‘I was always interested in Paine the inventor. He conceived and designed the iron bridge and the hollow candle; the principle of the modern central draught burner. The man had a sort of universal genius. He was interested in a diversity of things; but his special creed, his first thought, was liberty.’

Paine himself alludes to words later spoken by asian cultural hero Bruce Lee, when he said that ‘all learning is self-learning’. It is infinitely easier to act our way into a new way of thinking than it is to think our way into a new way of acting; but to do this consciously, we first must conceive of a thought, however small. This, according to Paine, was the role of a school education:

As to the learning that any person gains from school education, it serves only, like a small capital, to put him in the way of beginning learning for himself afterwards. Every person of learning is finally his own teacher; the reason of which is, that principles, being of a distinct quality to circumstances, cannot be impressed upon the memory; their place of mental residence is the understanding, and they are never so lasting as when they begin by conception. Thus much for the introductory part.

Thomas Paine walked the talk; he had skin in the game; he devoted his entire life to breaking America free of the penetrating chains of the British rule, spreading the enlightened values of reason and truth, and dispelling bad ideas. In the following extract from a piece about morality, Paine encourages virtuous civility, whilst warning against the socially irresponsible life of solitude:

[The practice of moral truth] is no other than our acting towards each other as [God] acts benignly towards all. We cannot serve God in the manner we serve those who cannot do without such service; and, therefore, the only idea we can have of serving God, is that of contributing to the happiness of the living creation that God has made. This cannot be done by retiring ourselves from the society of the world, and spending a recluse life in selfish devotion.

I would have to be clubbed over the head with a driver1 to be convinced that he was a clairvoyant — and hit twice that he believed in clairvoyance — but in a prescient remark about moral intuitions, Paine had this to say:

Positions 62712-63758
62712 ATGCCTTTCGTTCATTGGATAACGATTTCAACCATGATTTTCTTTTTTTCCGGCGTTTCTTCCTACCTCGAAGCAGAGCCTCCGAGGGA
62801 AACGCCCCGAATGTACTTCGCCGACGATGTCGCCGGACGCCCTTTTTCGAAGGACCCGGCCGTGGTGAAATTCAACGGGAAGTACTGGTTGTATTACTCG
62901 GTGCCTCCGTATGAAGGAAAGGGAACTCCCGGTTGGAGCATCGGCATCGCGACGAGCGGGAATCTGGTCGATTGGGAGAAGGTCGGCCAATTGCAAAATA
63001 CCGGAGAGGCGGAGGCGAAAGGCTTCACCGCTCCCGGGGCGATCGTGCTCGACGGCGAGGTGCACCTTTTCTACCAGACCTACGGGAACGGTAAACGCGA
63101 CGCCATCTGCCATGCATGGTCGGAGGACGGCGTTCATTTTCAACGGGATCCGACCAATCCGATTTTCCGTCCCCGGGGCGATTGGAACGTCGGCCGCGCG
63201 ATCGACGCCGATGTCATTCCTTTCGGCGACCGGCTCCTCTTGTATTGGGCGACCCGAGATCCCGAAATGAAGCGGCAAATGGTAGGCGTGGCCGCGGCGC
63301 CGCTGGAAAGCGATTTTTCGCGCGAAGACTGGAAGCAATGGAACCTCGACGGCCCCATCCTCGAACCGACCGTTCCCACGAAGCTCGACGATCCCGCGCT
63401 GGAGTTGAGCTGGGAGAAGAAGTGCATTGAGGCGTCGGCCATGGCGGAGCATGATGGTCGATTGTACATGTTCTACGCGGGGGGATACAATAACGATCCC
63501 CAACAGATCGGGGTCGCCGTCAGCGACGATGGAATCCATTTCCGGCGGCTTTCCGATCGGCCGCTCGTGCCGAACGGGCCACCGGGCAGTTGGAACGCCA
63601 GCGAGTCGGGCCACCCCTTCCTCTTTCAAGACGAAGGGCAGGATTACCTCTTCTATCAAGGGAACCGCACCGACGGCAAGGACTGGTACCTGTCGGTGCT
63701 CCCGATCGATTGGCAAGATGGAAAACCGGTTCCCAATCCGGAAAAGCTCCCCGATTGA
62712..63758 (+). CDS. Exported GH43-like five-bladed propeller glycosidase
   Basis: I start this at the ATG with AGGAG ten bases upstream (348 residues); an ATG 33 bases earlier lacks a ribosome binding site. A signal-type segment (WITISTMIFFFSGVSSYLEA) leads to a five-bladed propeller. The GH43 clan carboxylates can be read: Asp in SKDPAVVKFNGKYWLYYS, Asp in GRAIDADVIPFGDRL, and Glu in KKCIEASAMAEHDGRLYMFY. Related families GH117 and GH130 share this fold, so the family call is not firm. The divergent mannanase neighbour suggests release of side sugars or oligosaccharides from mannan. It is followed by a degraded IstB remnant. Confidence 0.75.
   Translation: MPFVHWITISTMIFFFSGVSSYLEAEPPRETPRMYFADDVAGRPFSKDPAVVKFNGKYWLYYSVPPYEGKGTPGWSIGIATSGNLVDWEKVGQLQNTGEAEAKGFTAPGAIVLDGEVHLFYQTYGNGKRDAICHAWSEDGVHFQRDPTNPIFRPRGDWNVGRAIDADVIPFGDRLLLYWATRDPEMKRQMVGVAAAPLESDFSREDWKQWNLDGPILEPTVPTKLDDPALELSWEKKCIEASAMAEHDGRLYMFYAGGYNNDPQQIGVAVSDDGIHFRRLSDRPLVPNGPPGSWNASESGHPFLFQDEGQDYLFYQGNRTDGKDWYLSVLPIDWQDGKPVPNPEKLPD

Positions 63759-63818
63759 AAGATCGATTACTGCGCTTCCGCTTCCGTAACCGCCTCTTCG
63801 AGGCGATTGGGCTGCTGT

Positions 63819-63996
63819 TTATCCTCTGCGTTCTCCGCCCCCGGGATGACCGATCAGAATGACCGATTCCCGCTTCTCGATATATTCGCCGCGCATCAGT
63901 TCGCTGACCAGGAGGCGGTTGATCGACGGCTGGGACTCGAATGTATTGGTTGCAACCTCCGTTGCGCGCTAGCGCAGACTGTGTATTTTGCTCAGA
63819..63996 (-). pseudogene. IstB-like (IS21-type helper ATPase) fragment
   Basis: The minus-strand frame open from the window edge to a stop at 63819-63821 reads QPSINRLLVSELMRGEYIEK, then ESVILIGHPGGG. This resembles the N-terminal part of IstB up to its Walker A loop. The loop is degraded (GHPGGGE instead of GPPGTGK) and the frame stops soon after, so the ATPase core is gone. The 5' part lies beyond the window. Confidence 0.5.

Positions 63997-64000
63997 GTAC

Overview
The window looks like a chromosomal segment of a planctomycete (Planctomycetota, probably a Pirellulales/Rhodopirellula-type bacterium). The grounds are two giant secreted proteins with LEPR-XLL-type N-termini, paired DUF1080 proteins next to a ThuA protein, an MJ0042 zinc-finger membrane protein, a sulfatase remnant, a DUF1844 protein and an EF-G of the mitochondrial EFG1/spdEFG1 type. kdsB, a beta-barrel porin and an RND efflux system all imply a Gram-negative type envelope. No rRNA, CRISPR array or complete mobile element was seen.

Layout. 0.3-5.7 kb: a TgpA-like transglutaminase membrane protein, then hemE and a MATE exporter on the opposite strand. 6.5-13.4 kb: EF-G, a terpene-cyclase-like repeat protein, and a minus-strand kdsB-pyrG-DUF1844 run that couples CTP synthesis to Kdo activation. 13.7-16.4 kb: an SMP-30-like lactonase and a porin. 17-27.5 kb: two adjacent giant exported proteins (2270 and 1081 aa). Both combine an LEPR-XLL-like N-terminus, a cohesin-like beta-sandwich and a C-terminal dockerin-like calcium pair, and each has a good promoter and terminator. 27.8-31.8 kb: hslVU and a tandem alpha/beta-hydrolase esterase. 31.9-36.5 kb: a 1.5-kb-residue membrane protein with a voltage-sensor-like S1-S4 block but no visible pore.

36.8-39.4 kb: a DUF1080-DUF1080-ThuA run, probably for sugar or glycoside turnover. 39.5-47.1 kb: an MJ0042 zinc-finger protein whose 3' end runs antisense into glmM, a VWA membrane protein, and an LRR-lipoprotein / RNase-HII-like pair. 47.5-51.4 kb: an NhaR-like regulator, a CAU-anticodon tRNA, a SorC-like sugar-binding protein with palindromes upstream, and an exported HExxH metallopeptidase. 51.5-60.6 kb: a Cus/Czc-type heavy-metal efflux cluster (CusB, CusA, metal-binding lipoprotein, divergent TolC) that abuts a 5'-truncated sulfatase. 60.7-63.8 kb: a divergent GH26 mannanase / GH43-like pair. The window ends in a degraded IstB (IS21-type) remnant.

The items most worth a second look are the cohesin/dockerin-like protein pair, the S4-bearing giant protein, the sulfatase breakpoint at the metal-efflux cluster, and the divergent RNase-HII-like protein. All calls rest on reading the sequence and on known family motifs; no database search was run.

As for morality, the knowledge of it exists in every man’s conscience.

Today, evolutionary studies tell us this is true: morality is less of social construct that it is our part of our nature; it’s biological.

Paine closes the book with a sublime passage that speaks, directly to the heart, for itself:

Could a man be placed in a situation, and endowed with power of vision to behold at one view, and to contemplate deliberately, the structure of the universe, to mark the movements of the several planets, the cause of their varying appearances, the unerring order in which they revolve, even to the remotest comet, their connection and dependence on each other, and to know the system of laws established by the Creator, that governs and regulates the whole; he would then conceive, far beyond what any church theology can teach him, the power, the wisdom, the vastness, the munificence of the Creator. He would then see that all the knowledge man has of science, and that all the mechanical arts by which he renders his situation comfortable here, are derived from that source: his mind, exalted by the scene, and convinced by the fact, would increase in gratitude as it increased in knowledge: his religion or his worship would become united with his improvement as a man: any employment he followed that had connection with the principles of the creation, —as everything of agriculture, of science, and of the mechanical arts, has,—would teach him more of God, and of the gratitude he owes towards him, than any theological Christian sermon he now hears. Great objects inspire great thoughts; great munificence excites great gratitude; but the grovelling tales and doctrines of the Bible and the Testament are fit only to excite contempt.

Today, people like Sam Harris, Stephen Fry, and the late Christopher Hitchens carry on Paine’s legacy — indirectly, in the manner they’ve conducted their lives; and directly, with occasional references to his unparalleled works. If the subjects of reason, rationality, facts, science, history, beliefs, cognition, writing or philosophy are of interest, put this book on your nightstand. You won’t regret it.

When I wrote this you could grab the all essential writings of Paine in digital format for free on amazon.

  1. An indirect reference to drunker golfers.